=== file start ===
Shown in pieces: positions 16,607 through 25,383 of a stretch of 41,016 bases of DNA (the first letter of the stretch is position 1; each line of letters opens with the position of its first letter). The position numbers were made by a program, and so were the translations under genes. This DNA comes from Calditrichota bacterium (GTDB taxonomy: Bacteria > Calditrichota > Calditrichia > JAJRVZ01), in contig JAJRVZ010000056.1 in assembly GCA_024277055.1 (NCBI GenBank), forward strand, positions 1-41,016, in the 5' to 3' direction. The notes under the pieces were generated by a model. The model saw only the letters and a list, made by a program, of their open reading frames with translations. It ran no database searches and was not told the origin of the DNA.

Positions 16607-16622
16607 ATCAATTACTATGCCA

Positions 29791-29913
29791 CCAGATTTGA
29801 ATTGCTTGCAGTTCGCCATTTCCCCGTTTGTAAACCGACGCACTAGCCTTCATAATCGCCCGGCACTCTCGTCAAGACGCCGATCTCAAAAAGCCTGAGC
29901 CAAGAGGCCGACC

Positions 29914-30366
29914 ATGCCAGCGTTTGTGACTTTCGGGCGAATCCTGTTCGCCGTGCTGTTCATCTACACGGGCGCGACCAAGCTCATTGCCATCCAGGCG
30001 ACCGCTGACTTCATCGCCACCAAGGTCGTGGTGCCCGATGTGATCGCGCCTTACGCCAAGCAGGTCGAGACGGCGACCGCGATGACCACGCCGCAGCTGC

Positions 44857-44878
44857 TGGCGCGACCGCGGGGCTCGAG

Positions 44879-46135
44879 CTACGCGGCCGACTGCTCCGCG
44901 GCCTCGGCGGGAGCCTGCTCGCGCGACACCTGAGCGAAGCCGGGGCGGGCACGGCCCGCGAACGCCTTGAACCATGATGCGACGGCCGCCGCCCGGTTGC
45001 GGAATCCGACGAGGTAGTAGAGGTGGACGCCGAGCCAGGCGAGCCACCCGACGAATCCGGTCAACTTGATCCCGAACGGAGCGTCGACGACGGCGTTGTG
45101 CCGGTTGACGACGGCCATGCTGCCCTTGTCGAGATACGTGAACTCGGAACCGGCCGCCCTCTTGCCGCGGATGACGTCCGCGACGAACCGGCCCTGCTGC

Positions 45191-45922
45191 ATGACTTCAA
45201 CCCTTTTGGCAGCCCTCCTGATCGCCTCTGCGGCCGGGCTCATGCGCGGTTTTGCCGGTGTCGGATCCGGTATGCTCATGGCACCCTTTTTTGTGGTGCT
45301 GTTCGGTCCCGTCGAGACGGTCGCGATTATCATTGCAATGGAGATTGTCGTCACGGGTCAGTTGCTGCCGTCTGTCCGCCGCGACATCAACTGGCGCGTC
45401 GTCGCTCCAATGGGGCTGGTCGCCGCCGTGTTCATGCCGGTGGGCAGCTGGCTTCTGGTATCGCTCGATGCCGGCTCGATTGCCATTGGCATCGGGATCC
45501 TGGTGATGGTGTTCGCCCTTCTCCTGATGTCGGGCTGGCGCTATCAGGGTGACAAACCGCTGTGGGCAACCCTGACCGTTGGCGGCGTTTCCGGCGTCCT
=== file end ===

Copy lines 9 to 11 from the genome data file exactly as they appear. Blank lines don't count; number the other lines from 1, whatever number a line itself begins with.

29914 ATGCCAGCGTTTGTGACTTTCGGGCGAATCCTGTTCGCCGTGCTGTTCATCTACACGGGCGCGACCAAGCTCATTGCCATCCAGGCG
30001 ACCGCTGACTTCATCGCCACCAAGGTCGTGGTGCCCGATGTGATCGCGCCTTACGCCAAGCAGGTCGAGACGGCGACCGCGATGACCACGCCGCAGCTGC

Positions 44857-44878